cannot be sufficiently administered without systemic adverse events. These
difficulties are another reason for poor prognosis in patients with malignant
glioma. 
About the Clinical Study Conducted in Japan (NPC-08-01) 
NPC-08-01 was a multicenter, non-comparative, non-blind study conducted with
the aim of evaluating the drug's efficacy and safety in 16 patients with
newly diagnosed malignant glioma ("newly diagnosed patients") and 8
patients with recurrent glioblastoma ("recurrent patients"). A
maximum of eight wafers were placed in the resection cavity at the time of
surgical removal and, 14 days after implantation, the newly diagnosed patients
were administered temozolomide and radiation as adjunctive therapies and the
recurrent patients were administered appropriate therapies (mainly
temozolomide). Survival rates and safety were evaluated at 6 and 12 months
after implantation, respectively. The survival rate for newly diagnosed
patients after 12 months was 100.0% (16/16 cases) and the survival rate for
recurrent patients after 6 months was 87.5% (7/8 cases) and after 12 months
62.5% (5/ 8 cases). 
Furthermore, the rate of adverse events occurring (including laboratory
abnormalities) was 54.2% (13/24 cases), with the most common adverse events
being: brain edema (25.0%, 6/24 cases), fever (12.5%, 3/24 cases),
lymphocytopenia (12.5%, 3/24 cases), hemiplegia (including hemiparesis) (12.5%,
3/24 cases), nausea (8.3%, 2/24 cases), vomiting (8.3%, 2/24 cases), loss of
appetite (8.3%, 2/24 cases), headache (8.3%, 2/24 cases), and increased ALT
(GPT) (8.3%, 2/24 cases). 
About the Phase III Clinical Studies Conducted Outside Japan (T-301 and 8802) 
Study T-301 was a multicenter, randomized, double-blind, placebo-controlled
study that compared the efficacy and safety of Gliadel versus placebo in 240
newly diagnosed patients. Results from the study recorded a median overall
survival rate of 13.9 months for Gliadel and 11.6 months for placebo, with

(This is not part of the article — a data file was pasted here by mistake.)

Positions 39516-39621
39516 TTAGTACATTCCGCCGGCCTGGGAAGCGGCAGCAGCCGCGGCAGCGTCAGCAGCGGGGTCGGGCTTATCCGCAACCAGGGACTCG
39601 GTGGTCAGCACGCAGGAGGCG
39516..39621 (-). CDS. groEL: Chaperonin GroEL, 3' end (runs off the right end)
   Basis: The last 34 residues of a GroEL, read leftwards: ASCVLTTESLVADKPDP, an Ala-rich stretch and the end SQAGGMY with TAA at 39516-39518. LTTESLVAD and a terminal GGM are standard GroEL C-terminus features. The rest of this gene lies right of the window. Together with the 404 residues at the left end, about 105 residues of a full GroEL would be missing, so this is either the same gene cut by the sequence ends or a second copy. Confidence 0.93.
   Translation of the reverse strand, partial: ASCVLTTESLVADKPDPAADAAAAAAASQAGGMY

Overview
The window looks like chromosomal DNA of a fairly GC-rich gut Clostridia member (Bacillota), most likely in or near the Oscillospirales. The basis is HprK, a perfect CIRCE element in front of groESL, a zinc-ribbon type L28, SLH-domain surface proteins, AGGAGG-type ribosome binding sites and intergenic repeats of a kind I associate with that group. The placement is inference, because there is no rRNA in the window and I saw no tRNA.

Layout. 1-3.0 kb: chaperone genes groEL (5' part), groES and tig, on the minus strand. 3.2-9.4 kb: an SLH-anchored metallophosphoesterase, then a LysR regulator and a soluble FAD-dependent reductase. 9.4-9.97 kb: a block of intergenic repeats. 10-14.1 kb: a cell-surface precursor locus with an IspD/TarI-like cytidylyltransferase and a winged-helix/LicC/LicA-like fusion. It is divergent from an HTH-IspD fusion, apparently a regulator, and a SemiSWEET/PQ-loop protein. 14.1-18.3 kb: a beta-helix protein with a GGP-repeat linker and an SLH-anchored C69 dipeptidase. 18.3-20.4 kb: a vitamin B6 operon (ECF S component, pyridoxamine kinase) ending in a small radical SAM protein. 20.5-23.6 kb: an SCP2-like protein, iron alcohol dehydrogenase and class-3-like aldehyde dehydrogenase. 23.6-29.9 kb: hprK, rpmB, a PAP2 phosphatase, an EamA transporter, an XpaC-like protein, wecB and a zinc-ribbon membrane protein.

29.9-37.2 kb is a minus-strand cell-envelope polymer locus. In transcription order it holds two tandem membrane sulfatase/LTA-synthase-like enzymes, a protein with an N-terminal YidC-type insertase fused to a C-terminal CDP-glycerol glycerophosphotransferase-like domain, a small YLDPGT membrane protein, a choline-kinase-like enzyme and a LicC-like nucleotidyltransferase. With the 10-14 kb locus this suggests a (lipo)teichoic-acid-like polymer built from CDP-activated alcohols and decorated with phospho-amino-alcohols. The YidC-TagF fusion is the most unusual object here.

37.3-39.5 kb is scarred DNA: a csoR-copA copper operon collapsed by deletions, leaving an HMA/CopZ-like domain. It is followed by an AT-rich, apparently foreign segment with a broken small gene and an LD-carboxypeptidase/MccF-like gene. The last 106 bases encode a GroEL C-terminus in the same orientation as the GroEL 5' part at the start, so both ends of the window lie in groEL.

significant improvement for Gliadel (p=0.03). Adverse events occurred at a rate
of 55.8% (67/120 cases) for Gliadel and 60.8% (73/120 cases) for placebo. Study
8802 was a multicenter, randomized, double-blind, placebo-controlled,
comparative clinical study in 222 recurrent patients. Results of this study
recorded a survival rate after six months of 60.0% for Gliadel and 47.3% for
placebo (p=0.06), with a median overall survival rate of 7.24 months for
Gliadel and 5.42 months for placebo (p=0.30). However, in an analysis of just
the 145 patients diagnosed with glioblastoma, the survival rate after six
months was 55.6% for Gliadel and 35.6% for placebo, with a significant
difference favoring Gliadel (p=0.02), while the median overall survival rate
was 6.4 months for Gliadel and 4.6 months for placebo. Adverse events occurred
at a rate of 60.9% (67/110 cases) for Gliadel and 63.4% (71/112 cases) for
placebo. 
About Eisai 
Eisai Co., Ltd. (TSE: 4523; ADR: ESALY) is a research-based human health care
(hhc) company that discovers, develops and markets products throughout the
world. Eisai focuses its efforts in three therapeutic areas: integrative
neuroscience, including neurology and psychiatric medicines; integrative
oncology, which encompasses oncotherapy and supportive-care treatments; and
vascular/immunological reaction. Through a global network of research
facilities, manufacturing sites and marketing subsidiaries, Eisai actively
participates in all aspects of the worldwide healthcare system. For more
information about Eisai Co., Ltd., please visit www.eisai.com. 
Contact: 
Eisai Co., Ltd.
Public Relations Department
+81-3-3817-5120 
Nobelpharma Co., Ltd.
Corporate Planning Department
+81-3-5651-1160 
Copyright 2012 JCN Newswire. All rights reserved. www.japancorp.net